During the winter months, many of us spend more time at home, or gather with friends and family indoors. While we continue to do so, it’s important to make sure that we take steps to maintain and improve the quality of the air indoors.
Air quality matters inside too
Even if your home is vacuumed, dusted, scrubbed and polished, there may still be pollutants in your indoor air. This can have an impact on your health. For some, dust, mould and chemicals from cleaning products can trigger allergic reactions, or cause other health symptoms. Spending more time indoors with others can also make spreading respiratory viruses like COVID-19 and the flu easier.
Replacing stale indoor air with outdoor air is one of the simplest ways to improve indoor air quality. In addition to reducing the amount of indoor air pollutants, good ventilation also helps to prevent the build-up of indoor moisture, keeps air flowing through your space, and reduces the spread of infectious particles.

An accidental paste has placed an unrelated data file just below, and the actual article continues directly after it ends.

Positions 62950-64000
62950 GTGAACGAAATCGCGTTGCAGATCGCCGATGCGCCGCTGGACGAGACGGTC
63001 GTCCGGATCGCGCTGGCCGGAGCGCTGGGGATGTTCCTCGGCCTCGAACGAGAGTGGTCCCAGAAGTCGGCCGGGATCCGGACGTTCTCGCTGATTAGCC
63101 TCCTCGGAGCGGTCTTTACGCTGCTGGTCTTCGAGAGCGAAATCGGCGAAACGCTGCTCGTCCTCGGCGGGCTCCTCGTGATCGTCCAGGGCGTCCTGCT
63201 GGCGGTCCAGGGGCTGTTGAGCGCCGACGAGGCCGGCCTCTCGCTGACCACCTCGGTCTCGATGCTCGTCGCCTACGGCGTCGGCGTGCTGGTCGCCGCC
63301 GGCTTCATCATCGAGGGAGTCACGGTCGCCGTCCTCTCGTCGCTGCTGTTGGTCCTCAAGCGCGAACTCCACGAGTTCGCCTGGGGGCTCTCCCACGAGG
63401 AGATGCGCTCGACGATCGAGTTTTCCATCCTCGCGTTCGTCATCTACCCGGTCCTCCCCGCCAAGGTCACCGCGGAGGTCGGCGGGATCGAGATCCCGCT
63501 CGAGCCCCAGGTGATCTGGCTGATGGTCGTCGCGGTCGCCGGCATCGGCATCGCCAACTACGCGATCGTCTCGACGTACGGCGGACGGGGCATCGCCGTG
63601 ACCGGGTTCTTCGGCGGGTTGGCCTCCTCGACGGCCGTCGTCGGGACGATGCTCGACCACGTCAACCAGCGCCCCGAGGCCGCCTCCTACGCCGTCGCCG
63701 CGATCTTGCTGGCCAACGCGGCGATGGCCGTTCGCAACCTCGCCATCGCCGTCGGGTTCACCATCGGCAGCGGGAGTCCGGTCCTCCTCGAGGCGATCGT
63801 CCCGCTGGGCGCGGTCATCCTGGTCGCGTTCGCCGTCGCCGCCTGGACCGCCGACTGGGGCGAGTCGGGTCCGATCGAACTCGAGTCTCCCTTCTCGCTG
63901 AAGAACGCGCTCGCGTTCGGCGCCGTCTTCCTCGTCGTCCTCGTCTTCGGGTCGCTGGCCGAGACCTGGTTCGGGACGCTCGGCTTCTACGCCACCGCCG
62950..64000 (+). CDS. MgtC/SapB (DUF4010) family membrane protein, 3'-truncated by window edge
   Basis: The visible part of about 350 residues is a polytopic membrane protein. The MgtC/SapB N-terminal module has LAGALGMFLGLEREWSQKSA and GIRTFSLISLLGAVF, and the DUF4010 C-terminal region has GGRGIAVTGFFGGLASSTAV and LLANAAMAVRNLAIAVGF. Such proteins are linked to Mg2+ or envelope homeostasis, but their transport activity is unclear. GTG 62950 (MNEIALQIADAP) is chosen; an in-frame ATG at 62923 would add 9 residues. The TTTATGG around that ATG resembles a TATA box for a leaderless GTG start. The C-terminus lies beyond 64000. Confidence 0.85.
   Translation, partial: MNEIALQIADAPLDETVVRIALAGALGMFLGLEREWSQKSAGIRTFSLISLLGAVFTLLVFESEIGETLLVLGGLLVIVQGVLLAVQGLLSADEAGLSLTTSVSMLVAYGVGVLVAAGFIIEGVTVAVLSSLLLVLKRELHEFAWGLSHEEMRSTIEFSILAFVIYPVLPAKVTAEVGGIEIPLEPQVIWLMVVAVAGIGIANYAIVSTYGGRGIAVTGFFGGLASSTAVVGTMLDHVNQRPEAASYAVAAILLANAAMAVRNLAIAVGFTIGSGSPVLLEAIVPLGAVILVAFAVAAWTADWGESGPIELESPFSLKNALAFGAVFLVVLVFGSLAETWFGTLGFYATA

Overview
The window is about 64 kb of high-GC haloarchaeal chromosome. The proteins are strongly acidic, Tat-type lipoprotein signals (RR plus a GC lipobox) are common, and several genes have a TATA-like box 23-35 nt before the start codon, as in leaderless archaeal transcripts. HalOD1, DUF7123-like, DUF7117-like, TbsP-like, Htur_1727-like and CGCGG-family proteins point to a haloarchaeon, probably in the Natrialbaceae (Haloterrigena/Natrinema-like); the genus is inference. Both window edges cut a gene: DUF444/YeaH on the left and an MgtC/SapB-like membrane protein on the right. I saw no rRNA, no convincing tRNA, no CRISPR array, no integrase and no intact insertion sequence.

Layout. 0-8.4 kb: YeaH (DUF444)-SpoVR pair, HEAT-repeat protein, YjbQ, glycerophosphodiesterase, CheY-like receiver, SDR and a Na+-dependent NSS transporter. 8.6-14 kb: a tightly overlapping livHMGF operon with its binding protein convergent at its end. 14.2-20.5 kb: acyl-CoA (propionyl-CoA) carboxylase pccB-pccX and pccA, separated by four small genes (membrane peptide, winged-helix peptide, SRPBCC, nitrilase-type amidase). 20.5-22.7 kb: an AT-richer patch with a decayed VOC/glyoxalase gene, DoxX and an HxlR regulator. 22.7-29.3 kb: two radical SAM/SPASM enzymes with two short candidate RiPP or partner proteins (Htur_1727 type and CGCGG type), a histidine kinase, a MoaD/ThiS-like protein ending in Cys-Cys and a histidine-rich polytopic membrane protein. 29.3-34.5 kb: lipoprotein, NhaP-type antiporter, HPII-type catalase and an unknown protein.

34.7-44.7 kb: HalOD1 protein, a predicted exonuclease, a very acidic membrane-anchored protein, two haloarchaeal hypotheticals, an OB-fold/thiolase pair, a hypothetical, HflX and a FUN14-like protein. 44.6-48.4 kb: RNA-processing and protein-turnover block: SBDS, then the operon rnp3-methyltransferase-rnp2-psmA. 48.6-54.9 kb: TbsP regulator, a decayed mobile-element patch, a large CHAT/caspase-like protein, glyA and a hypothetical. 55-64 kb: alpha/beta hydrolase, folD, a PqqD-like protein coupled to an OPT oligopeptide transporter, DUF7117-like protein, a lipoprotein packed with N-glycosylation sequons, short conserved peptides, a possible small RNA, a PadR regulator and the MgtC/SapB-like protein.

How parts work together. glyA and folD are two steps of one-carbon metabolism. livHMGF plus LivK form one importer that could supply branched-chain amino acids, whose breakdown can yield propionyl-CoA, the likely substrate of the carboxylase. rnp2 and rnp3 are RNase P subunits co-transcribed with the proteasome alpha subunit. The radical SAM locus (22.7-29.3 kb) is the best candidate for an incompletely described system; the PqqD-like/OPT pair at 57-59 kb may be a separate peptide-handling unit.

What you can do to improve it
There are plenty of simple ways to get better air quality at home:
- Open windows and doors whenever possible, even if only for a few minutes at a time.
- Run a kitchen or bathroom exhaust fan at low speed and open a window for replacement air.
- Use an air purifier, sized correctly for the room, with a high-efficiency particulate air filter.
- Regularly clean or replace the filters in your ventilation system.
- If your home has a heat recovery ventilator (HRV) or energy recovery ventilator (ERV), run it continuously.
Better indoor air can help reduce the spread of illness
Gathering in closed and crowded indoor spaces can make it easier to spread respiratory viruses, like COVID-19, the flu and respiratory syncytial virus (RSV). Some respiratory viruses can spread from person to person through the air by small particles called aerosols. For example, when someone who has COVID-19 breathes, talks, sings, shouts, sneezes or coughs, they can release respiratory particles with the virus into the air and spread it to others. Good ventilation can reduce the buildup of these infectious particles in your home and help you stay healthier this winter, especially when combined with other measures, like staying home when sick, wearing a mask in crowded indoor spaces and regular hand washing.
Find more information on continuing to protect against COVID-19 at canada.ca/respiratory-viruses.